valve operation is checked, and then the controls can be placed in the
automatic mode.

Figure 2

Step #4: The condensate piping and the HRSG drums, economizers, and
evaporators are filled via the condensate make-up pump cold fill line.
Step #5: The condensate pump is started and placed in recirculation
operation from the DCS. Pump motor amperage, thermal rise, and vibration
are monitored. Pump suction pressure, discharge pressure, and suction
strainer differential pressure are also monitored.
Step #6: The condenser hotwell level controls are verified in both manual and
automatic operation.
Step #7: Condensate flows to the HRSG LP economizer and is recirculated to
the condenser via the economizer recirculation line (if such a recirculation
line is included).
Step #8: Condensate flows through the LP economizer 3-way valve bypass
and into the LP drum. The condensate is then redirected via the 3-way valve
into the economizer and into the LP drum. 3-way bypass control is verified at
the DCS. Thermocouple indications in the LP economizer are verified at the
DCS.
Step #9: A feed water pump is started and placed in recirculation operation.
LP drum level indicator signals are monitored at the DCS. Level control valve
operation is verified. Feed water pump lubricating oil distribution,
temperature and pressure is verified locally and at the DCS. Cooling water
flow and temperature is monitored locally and at the DCS. Pump motor
amperage, thermal rise, and vibration are checked. Pump suction pressure,
discharge pressure, and suction strainer differential pressures are monitored.
If the condenser has excessive leakage while under vacuum, and all the normal
leakage sites have been checked by site personnel, it is beneficial to subcontract a
specialist in condenser air in-leakage testing. These companies use helium
detectors, installed at the air discharge of the condense air removal system, and
they spray helium around the joints, man ways, and flanges of the condenser and
steam turbine. The helium detector can even be "calibrated" to estimate the
amount of leakage. The subcontractor can spot the source of the leakage in a
matter of hours.

Shift Work
When the combustion turbines are fired for the first time, the commissioning team
moves into shift work, with two or three shifts assigned for round-the-clock
coverage.
On some projects, the most experienced personnel are assigned to the night shift.
Since there are fewer workers on night shift to coordinate, and fewer distractions,
the night shift can initiate new tests much easier than can be done on day shift.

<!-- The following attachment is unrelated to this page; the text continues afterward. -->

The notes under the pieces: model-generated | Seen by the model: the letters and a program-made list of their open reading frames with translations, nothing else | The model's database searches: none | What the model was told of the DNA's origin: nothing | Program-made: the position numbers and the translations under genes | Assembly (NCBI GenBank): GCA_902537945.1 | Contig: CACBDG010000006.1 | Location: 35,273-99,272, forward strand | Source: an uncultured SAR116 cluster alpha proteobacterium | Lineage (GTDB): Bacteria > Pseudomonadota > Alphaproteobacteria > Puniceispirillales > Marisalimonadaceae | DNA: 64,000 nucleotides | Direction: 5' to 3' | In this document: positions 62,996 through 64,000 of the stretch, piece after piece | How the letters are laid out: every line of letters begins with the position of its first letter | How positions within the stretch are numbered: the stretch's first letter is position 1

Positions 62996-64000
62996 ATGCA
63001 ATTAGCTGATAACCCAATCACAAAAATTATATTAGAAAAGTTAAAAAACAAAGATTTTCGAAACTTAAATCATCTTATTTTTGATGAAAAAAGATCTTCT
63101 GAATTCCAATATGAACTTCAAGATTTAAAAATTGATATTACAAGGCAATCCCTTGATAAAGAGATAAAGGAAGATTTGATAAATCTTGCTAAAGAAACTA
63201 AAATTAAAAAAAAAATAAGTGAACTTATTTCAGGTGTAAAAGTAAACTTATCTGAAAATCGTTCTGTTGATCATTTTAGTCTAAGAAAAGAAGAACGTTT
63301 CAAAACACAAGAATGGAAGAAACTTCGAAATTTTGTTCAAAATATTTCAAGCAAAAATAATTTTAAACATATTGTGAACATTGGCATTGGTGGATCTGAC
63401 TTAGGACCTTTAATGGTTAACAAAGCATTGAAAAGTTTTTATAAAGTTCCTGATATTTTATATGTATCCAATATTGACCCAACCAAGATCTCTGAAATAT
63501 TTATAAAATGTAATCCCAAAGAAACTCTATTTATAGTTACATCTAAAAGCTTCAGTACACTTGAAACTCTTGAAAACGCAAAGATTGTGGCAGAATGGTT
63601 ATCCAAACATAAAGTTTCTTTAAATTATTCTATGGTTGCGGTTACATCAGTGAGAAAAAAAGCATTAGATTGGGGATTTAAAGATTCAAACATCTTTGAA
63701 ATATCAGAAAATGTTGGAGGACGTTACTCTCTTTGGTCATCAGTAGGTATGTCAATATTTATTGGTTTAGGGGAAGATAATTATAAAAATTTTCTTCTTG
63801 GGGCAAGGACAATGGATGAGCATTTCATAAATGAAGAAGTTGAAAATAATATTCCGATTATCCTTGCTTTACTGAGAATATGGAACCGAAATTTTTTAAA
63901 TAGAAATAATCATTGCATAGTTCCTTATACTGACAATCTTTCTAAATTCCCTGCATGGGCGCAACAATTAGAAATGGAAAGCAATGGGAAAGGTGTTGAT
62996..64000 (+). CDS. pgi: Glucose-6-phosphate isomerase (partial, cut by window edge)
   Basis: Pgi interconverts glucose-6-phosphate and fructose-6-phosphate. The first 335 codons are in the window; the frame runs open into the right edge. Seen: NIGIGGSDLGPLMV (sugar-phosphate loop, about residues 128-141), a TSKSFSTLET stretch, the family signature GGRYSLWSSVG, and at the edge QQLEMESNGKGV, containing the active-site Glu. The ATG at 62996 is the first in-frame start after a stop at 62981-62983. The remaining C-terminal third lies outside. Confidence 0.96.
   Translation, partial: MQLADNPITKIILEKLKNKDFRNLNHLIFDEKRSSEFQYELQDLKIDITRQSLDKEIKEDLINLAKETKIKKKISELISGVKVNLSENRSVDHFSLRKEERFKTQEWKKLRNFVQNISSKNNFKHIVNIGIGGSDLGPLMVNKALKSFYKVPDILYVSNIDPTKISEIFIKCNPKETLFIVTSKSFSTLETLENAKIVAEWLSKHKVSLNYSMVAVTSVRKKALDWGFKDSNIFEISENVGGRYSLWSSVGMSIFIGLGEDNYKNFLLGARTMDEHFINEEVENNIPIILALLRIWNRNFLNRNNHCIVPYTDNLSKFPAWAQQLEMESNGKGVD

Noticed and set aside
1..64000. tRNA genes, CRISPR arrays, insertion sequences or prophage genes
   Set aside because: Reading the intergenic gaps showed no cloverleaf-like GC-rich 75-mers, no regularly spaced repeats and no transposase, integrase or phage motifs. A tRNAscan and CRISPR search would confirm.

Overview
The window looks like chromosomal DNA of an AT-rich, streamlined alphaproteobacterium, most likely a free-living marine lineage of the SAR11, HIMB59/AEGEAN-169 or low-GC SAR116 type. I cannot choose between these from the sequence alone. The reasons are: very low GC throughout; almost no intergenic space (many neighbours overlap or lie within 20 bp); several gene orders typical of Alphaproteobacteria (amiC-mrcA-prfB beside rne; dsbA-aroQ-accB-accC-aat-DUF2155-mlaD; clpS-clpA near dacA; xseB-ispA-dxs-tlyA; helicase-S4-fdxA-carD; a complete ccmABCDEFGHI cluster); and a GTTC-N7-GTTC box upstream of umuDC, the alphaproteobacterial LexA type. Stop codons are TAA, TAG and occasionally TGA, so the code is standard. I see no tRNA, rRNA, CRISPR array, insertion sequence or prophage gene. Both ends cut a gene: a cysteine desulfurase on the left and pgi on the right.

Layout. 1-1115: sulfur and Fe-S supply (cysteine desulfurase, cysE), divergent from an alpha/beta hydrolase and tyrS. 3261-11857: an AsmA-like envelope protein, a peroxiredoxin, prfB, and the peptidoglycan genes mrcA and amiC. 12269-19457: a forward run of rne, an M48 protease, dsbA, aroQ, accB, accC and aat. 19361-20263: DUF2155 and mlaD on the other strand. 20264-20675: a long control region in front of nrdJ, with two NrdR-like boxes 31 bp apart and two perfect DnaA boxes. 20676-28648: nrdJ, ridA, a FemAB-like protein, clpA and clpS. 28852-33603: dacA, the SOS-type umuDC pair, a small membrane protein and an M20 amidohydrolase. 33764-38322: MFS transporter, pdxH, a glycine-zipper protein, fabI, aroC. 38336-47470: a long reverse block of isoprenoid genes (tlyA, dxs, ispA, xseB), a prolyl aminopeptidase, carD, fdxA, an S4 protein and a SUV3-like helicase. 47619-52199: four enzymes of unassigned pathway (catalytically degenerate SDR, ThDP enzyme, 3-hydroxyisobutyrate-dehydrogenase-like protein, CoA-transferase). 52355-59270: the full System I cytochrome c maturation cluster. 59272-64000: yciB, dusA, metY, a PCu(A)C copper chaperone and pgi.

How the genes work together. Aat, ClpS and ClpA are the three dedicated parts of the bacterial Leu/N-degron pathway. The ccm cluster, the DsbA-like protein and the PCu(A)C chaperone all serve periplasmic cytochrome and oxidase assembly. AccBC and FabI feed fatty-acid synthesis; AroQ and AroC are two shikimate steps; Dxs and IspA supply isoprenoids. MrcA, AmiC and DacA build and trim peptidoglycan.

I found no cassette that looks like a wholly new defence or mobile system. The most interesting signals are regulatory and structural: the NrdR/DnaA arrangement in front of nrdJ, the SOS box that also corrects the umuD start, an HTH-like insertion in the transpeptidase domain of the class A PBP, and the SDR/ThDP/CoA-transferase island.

Test Data
In preparing for testing, the startup manager prepares test log sheets and may also
use DCS software logs that capture operational data. Software logs can be
formatted to depict operating data graphically, displaying the dynamics of the
system operation.
Steam Traps
Steam traps are deceptively simple components, which can cause big problems if
they are not specified properly, or if they are installed incorrectly.
The commissioning team should check the design features of the traps, to make
sure they are installed with the correct range of pressures, temperatures, and backpressures. They should also check the various piping runs, and verify that traps are
installed at all the necessary points in the systems.
During the system walkdown, the commissioning team should make sure the traps
are installed in the proper orientation, and that the associated piping is routed
correctly.
After some period of operation, the traps which have internal strainers should be
disassembled and cleaned.
Plant Outages
During the operation of the plant, there will be a collection of punch list items which
require the plant to be shutdown in order to perform the work. Also, the startup
schedule will include some known outage activities, like removing the strainers from
the steam turbine inlet valves, or pulling the strainers from the combustion turbine
fuel lines. The work should be scheduled just like a regular plant outage, with work
permits arranged in advance, materials staged in the warehouse, and personnel
assigned to the tasks. When the predetermined time arrives for the outage, the
work can then proceed smoothly.
There should also be an ongoing list of punch list items that can be done during a
short outage, so that if the plant is shutdown or trips without notice, some of those
short work items can be accomplished.
Special Situations
Emergency leak repair is sometimes warranted if there is a bad leak but you don't
want to shutdown the plant to fix the leak. A leak repair subcontractor can be called
to the site. They will make a temporary fitting which can be applied around the leak,